Sourdough Science 101

[Prev: How much starter do I need to keep? | Next: What is the Microbiology of San Francisco Sourdough? ] Created 12/19/04 by darrell.web4 (at) (Darrell Greenwood)

Sourdough Science 101

Subject: 21. Sourdough Science 101 or How are the sourness and leavening of starters related?

Don't let the subject scare you off. My kids tease me that since I left teaching (biology among other subjects), I have to find other people to listen to me. They are the usual targets. I'll try to be gentle - and practical.

There have been several posts over the last little while asking the same question in different ways - how are the sourness and leavening of starters related? Some starters seem too sour, or not sour enough, or have lost their sourness, or are sluggish or too active (not a problem for most) and folks want to know how to manipulate this. It also has been pointed out that lactobacilli are anaerobes, but this needs expansion. Here are some thoughts on this.

I am a homebrewer, and have read a good bit about yeast growth. Baking and brewing yeast are just different strains of the same species, but wild yeasts are different species, and some are even different genera, so this may not apply to all, but I suspect it does.

Cultured yeast needs oxygen to reproduce, so once it has depleted the oxygen in a starter/sponge/dough, it has pretty much reached the population it's going to have. After this, it shifts its metabolism to anaerobic. Assuming that wild yeast are much the same, this means that letting a starter or sponge sit longer is not going to result in much more yeast, and therefore will not increase its leavening power. It will become more sour (see below).

Lactobacilli are facultative anaerobes (as opposed to obligatory anaerobes), so they will continue to metabolize and reproduce *either with or without oxygen*. However, they only produce lactic acid once the oxygen is depleted, resulting in a more sour starter/sponge/dough the longer you let it sit. I don't think you need to worry about excluding air - the surface above the sponge or whatever is full of CO2 from the yeast, so very little oxygen is going to diffuse into the sponge, especially if you have it covered, and this will keep it from drying out, too. Of course, during this time, the gluten will deteriorate the longer you let it sit.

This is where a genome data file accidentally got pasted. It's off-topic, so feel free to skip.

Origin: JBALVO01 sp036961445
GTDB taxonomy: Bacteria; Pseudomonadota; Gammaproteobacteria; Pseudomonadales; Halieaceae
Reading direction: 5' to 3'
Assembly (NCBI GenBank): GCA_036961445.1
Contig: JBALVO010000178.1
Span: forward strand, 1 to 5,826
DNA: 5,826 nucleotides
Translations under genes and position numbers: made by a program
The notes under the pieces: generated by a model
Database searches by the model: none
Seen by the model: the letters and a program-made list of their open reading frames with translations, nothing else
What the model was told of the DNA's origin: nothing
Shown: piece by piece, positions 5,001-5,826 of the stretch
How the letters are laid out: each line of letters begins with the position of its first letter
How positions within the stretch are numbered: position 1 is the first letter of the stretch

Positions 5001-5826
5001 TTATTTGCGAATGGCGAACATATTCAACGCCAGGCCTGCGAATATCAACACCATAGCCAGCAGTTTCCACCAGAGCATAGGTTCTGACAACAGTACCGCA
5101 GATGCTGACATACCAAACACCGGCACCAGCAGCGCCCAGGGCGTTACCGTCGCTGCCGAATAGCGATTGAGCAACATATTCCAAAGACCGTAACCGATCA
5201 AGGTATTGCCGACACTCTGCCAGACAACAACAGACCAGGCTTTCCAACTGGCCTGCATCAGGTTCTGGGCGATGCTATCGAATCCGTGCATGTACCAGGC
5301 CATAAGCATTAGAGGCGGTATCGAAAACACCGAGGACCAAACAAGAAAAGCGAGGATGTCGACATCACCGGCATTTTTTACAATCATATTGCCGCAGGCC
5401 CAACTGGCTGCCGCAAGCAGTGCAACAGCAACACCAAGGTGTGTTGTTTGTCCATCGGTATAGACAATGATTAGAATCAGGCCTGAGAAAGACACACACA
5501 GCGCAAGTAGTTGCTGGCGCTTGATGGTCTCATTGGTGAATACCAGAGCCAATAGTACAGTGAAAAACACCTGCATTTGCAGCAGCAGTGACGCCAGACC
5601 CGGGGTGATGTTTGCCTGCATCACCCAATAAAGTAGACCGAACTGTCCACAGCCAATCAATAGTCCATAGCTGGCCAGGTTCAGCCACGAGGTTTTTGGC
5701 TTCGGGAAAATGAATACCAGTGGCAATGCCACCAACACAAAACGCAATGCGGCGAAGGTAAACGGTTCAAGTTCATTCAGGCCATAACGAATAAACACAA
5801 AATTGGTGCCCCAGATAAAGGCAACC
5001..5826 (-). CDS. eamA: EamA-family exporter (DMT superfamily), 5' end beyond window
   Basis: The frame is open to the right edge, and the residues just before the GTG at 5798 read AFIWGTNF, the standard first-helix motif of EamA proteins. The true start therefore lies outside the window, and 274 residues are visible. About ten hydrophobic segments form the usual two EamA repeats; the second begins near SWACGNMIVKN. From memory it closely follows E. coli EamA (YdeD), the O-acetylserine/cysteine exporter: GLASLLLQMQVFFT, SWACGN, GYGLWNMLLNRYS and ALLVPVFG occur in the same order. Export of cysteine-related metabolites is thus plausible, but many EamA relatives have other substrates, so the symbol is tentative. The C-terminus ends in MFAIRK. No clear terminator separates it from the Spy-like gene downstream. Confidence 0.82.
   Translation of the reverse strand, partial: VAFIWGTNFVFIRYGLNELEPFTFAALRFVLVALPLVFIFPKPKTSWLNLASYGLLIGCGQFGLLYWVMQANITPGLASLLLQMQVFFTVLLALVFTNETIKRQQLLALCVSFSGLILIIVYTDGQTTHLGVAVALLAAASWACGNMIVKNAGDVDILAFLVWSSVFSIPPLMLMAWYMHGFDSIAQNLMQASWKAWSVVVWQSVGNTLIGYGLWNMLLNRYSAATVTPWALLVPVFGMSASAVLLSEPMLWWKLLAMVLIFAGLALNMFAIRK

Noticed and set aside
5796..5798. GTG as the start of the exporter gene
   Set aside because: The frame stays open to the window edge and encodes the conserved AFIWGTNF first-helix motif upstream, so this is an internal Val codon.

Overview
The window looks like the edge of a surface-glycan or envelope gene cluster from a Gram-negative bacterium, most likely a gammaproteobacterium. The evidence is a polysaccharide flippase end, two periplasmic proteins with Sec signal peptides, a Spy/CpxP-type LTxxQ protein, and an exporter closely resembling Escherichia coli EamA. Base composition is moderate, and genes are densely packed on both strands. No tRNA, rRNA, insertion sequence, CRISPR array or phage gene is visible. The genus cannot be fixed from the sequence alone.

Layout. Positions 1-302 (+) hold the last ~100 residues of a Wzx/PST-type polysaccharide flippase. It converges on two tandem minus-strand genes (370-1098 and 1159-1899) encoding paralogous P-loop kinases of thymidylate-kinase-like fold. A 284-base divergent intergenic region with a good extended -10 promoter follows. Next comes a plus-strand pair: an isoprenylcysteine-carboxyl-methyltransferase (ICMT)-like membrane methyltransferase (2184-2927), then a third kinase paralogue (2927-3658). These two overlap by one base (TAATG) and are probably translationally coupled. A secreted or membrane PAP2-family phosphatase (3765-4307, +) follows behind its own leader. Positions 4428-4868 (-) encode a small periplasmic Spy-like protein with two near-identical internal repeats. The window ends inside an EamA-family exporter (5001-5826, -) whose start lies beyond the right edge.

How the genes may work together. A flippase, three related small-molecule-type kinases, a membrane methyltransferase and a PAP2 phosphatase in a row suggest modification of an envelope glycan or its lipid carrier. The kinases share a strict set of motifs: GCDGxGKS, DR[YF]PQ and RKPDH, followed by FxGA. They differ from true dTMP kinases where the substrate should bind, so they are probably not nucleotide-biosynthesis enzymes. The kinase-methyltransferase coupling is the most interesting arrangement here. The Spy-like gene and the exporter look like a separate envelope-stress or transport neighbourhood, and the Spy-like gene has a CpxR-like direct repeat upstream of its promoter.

What does this all mean? If you want a maximally active culture, whip all the air you can into it each time you build it. I add the water first and whip this thin batter to a froth with an electric mixer, then mix in the flour. This results in maximum yeast reproduction. Then, as soon as it has used up all this oxygen, I build it again. Of course, it's hard to tell just when this is, but I generally let a sponge go until it just begins to fall. If you want a more sour bread, let either the starter/sponge/dough go longer. I find that with high protein flour such as bread or hard whole wheat, the dough can withstand two full rises before shaping into loaves, resulting in more flavor (not just more sourness, but that, too).

I hope this little science lesson has practical benefits to your bread baking. If anyone knows more details about how wild yeasts and lactobacilli interact, I'd welcome hearing it, especially if I'm wrong. I suspect the symbiosis of some cultures may change things, but this works with my Poilane (originally) starter.



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